• Has the ThinPrep method of cervical screening maintained its improvement over conventional smears in terms of specimen adequacy?

      Treacy, A; Reynolds, J; Kay, E W; Leader, M; Grace, A; Department of Pathology, Royal College of Surgeons in Ireland, Education and Research Centre, Beaumont Hospital, Dublin 9, Ireland. anntreacy@mac.com (2009-04)
      Liquid-based cytology (LBC) has replaced conventional smear assessment in many centers over recent years. In our laboratory this transfer took place in 1999. At that time we performed a split sample study comparing the conventional method of cervical smear evaluation with the ThinPrep system. This split sample study identified a dramatic improvement in specimen adequacy with LBC. While 11% of conventional preparations were reported as unsatisfactory and almost 9% were reported as suboptimal, evaluation of the same cases using LBC saw this combined figure reduced to 2.3%. AIM: To evaluate whether this dramatic fall in unsatisfactory smears has been maintained with the use of LBC. The database for all smears reported for 2005 (100% LBC) was interrogated. The number of unsatisfactory reports was calculated. The reason for an unsatisfactory report was recorded for each case. The overall unsatisfactory rate was compared with that reported in the 1999 split sample study. A total of 41,312 smear tests were reported in 2005. 1,342 (3.25%) were reported as unsatisfactory. Our findings support the ongoing value of LBC in a routine cervical screening laboratory in terms of continuing to maintain a low rate of unsatisfactory smears.
    • HDACi: cellular effects, opportunities for restorative dentistry.

      Duncan, H F; Smith, A J; Fleming, G J P; Cooper, P R; Division of Restorative Dentistry & Periodontology, Dublin Dental University Hospital, Trinity College Dublin, Lincoln Place, Dublin 2, Ireland. (2011-12)
      Acetylation of histone and non-histone proteins alters gene expression and induces a host of cellular effects. The acetylation process is homeostatically balanced by two groups of cellular enzymes, histone acetyltransferases (HATs) and histone deacetylases (HDACs). HAT activity relaxes the structure of the human chromatin, rendering it transcriptionally active, thereby increasing gene expression. In contrast, HDAC activity leads to gene silencing. The enzymatic balance can be 'tipped' by histone deacetylase inhibitors (HDACi), leading to an accumulation of acetylated proteins, which subsequently modify cellular processes including stem cell differentiation, cell cycle, apoptosis, gene expression, and angiogenesis. There is a variety of natural and synthetic HDACi available, and their pleiotropic effects have contributed to diverse clinical applications, not only in cancer but also in non-cancer areas, such as chronic inflammatory disease, bone engineering, and neurodegenerative disease. Indeed, it appears that HDACi-modulated effects may differ between 'normal' and transformed cells, particularly with regard to reactive oxygen species accumulation, apoptosis, proliferation, and cell cycle arrest. The potential beneficial effects of HDACi for health, resulting from their ability to regulate global gene expression by epigenetic modification of DNA-associated proteins, also offer potential for application within restorative dentistry, where they may promote dental tissue regeneration following pulpal damage.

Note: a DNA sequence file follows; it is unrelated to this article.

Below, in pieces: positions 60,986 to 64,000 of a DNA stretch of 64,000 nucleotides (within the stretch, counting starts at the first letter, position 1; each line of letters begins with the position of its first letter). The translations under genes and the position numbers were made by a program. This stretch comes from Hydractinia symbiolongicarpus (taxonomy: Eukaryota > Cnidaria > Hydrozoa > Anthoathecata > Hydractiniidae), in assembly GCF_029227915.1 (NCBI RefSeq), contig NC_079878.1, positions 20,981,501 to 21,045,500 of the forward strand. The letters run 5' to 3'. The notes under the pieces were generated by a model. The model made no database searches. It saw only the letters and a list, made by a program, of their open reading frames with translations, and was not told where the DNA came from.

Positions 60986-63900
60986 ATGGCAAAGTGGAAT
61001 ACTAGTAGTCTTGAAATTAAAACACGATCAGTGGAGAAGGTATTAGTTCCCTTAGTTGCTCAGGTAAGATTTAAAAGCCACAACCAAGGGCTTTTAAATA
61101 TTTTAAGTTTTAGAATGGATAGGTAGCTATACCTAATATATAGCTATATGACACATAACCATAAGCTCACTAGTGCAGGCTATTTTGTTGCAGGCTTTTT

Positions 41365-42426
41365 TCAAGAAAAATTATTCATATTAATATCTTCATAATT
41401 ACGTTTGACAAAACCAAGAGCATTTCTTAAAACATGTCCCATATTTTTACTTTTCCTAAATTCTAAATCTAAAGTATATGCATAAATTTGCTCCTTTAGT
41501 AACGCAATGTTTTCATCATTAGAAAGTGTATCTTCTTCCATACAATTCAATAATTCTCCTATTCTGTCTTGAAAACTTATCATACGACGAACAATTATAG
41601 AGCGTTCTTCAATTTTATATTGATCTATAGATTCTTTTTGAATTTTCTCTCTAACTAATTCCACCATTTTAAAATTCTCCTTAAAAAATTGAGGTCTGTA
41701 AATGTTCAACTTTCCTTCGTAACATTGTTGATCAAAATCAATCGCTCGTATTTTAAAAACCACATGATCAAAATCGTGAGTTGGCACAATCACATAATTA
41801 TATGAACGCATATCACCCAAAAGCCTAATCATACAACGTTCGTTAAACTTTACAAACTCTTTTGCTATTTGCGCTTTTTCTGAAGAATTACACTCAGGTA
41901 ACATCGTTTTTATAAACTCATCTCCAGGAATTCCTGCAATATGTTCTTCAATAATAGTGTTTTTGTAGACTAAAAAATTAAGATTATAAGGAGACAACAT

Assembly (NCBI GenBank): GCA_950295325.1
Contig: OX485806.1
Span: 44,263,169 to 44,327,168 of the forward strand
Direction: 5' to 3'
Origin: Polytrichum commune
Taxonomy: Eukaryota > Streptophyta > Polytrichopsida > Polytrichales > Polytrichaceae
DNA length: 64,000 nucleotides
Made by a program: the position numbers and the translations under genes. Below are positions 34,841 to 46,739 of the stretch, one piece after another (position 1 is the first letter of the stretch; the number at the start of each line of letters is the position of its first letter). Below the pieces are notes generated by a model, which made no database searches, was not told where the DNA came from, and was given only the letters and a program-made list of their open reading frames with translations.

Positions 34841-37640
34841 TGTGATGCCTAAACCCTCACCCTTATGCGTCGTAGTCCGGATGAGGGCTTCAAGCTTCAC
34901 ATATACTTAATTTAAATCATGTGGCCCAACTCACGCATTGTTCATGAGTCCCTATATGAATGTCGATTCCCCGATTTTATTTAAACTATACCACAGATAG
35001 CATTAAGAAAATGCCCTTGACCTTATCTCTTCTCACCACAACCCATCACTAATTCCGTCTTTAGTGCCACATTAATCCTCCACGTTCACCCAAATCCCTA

• HDL cholesterol protects against cardiovascular disease in both genders, at all ages and at all levels of risk.

      Cooney, M T; Dudina, A; De Bacquer, D; Wilhelmsen, L; Sans, S; Menotti, A; De Backer, G; Jousilahti, P; Keil, U; Thomsen, T; et al. (Atherosclerosis, 2009-10)
      We aimed to clarify some previous inconsistencies regarding the role of high density lipoprotein cholesterol (HDL-C) as a CVD protective factor.
    • Head and neck cancer of unknown primary site

      McArdle, Orla; McDermott, Ronan (2013-11-21)
    • Heading for a fall? Management of head injury in infants

      Williamson, M; Keenan, P; McKay, M; Kuan, S (Irish Medical Journal, 2010-09)
    • Headshop heartache: acute mephedrone 'meow' myocarditis.

      Nicholson, Patrick J; Quinn, Martin J; Dodd, Jonathan D; Department of Cardiology, St Vincent's University Hospital, Dublin, Ireland. (2012-02-01)
    • The healing of bony defects by cell-free collagen-based scaffolds compared to stem cell-seeded tissue engineered constructs.

      Lyons, Frank G; Al-Munajjed, Amir A; Kieran, Stephen M; Toner, Mary E; Murphy, Ciara M; Duffy, Garry P; O'Brien, Fergal J; Department of Anatomy, Royal College of Surgeons in Ireland, Dublin 2, Ireland. (2010-12)